Isles ‘absolutely’ willing to deal No. 5 pick, says Snow


Shortly after announcing he was keeping the fifth overall pick at the 2014 NHL Entry Draft, Isles GM Garth Snow said he’d be willing to part with it.

From the New York Post:

When asked if he is willing to deal the pick, Snow hardly let his questioner finish before saying, “Absolutely. We’re open to any deal that might make the team better.

“If that’s trading the pick for a player, standing pat and picking a quality player at No. 5, or trading it to move up or down, we’re open.”

The Islanders had the option to send this year’s first-rounder to Buffalo (from the Thomas Vanek trade), or defer to next year’s draft instead. On Thursday, Snow made his decision to keep the No. 5 and give the Sabres his ’15 first-rounder, which comes with a risk as it could be a lottery ticket to the Connor McDavid/Jack Eichel sweepstakes.

In explaining the move, Snow told Newsday the Isles “don’t see ourselves being in this position again next year,” saying he expects a return to the form 2011-12, when the team made the playoffs for the first time in five seasons.

As such, it’s not surprising Snow trotted out the “open for business” line regarding the fifth overall selection. There are questions about the depth and high-end talent available at this year’s draft, with some pundits suggesting there’s a dropoff after trio of players vying for the first overall spot: OHL Barrie defenseman Aaron Ekblad, WHL Kootenay forward Sam Reinhart and OHL Kingston forward Sam Bennett, who finished atop the final NHL Central Scouting rankings for the ’14 draft.

Snow could move the No. 5 pick for a player that would help the Isles immediately, though he wouldn’t be the only GM going that route. Florida’s Dale Tallon, who holds the first overall selection, has said he will “definitely” be shopping the pick; Tallon also stated on various occasions he’d like to obtain some veteran players to compliment the Panthers’ young core.

Related: Stars GM feels ‘there could be a lot of moves’ at draft

Stars to scratch Nichushkin after rough outing versus Avs?

Craig Anderson
Leave a comment

Looks as though slumping Dallas winger Valeri Nichushkin could be a healthy scratch tonight when the Stars host the Oilers at American Airlines.

Per the Morning-News, Nichushkin — who barely played in the second and third periods of Saturday’s 6-3 loss to Colorado — is likely to be replaced by Colton Sceviour in the lineup.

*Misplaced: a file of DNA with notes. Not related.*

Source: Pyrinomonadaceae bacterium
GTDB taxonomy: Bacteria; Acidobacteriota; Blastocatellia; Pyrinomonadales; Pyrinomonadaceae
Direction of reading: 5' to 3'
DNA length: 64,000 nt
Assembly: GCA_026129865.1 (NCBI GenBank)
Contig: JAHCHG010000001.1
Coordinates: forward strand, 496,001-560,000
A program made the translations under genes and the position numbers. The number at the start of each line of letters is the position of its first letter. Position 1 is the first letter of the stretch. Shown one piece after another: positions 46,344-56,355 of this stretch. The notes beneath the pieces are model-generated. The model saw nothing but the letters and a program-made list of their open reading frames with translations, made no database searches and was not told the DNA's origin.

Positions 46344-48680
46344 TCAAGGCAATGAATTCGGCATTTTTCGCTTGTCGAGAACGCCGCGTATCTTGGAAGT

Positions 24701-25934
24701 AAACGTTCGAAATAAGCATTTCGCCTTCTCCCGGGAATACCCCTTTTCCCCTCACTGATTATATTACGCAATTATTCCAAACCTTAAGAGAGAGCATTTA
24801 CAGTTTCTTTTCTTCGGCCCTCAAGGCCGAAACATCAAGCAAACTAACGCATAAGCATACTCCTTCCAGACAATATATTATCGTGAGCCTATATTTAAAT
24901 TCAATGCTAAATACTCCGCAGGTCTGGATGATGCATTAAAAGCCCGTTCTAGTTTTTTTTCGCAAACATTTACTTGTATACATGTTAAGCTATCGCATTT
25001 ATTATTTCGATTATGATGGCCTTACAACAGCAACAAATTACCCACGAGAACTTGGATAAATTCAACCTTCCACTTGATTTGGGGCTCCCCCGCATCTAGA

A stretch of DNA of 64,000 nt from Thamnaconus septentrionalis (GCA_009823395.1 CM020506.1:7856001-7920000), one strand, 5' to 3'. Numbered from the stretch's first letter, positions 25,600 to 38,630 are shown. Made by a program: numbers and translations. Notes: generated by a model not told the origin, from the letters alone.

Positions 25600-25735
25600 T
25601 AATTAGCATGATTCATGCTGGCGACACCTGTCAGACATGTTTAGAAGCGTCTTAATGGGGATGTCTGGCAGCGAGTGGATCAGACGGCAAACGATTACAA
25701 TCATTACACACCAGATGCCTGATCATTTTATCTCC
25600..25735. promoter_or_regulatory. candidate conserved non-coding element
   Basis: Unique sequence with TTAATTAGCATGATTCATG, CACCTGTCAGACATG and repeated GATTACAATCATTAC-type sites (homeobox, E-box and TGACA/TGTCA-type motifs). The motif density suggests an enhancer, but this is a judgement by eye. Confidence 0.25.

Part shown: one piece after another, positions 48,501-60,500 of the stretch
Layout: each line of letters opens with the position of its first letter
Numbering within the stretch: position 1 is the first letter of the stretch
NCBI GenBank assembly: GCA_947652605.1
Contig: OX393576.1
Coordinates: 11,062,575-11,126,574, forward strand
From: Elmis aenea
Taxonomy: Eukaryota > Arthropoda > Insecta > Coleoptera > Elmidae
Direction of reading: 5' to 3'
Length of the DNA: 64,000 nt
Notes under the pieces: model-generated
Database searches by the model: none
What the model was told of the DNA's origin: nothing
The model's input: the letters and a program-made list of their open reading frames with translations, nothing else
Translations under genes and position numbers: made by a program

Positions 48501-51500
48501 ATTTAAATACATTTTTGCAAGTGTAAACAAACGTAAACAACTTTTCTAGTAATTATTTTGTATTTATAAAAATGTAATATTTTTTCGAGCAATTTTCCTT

Stars head coach Lindy Ruff was fuming after the Avs defeat, calling it “embarrassing, worse than disappointing.” It didn’t take a genius to realize one of the players in his doghouse was Nichushkin, who had just 2:02 of ice time in the second period and 3:24 in the third.

Yesterday, Ruff dropped Nichushkin to the fourth line in practice.

“I’ve been trying to help him by shifting him around,” the head coach explained. “He had some struggles early in camp on right wing, so I put him on left, and he doesn’t seem real comfortable at left right now.

“His game, everything has got to get a little bit quicker.”

The 10th overall pick in 2013, Nichushkin has struggled to build on the form shown in his rookie campaign, when he scored 14 goals and 34 points in 79 contests.

He missed nearly all of last season with a linger hip ailment and has been a virtual non-factor through the first two games this year.

Report: Teams ‘screaming bloody murder’ about Richards settlement

Mike Richards
Leave a comment

When the Los Angeles Kings announced they’d settled with Mike Richards, it didn’t take long for the accusations of salary-cap circumvention to materialize.

And though NHL deputy commissioner Bill Daly was adamant that the settlement was “far from” circumvention, apparently not everyone agrees with the league in that regard.

“Privately, other teams are screaming bloody murder and are threatening to make an issue about it at December’s Board of Governors’ meeting,” Sportsnet’s Elliotte Friedman reports.

Friedman goes into more detail in his story, so click the link to read more.

But remember how we wrote that the issue in this case was precedent, and that the “NHL and NHLPA can’t allow teams to escape onerous contracts through a back door”?

Well, one agent posed a good question to Friedman: “What’s to stop other teams from trying this?”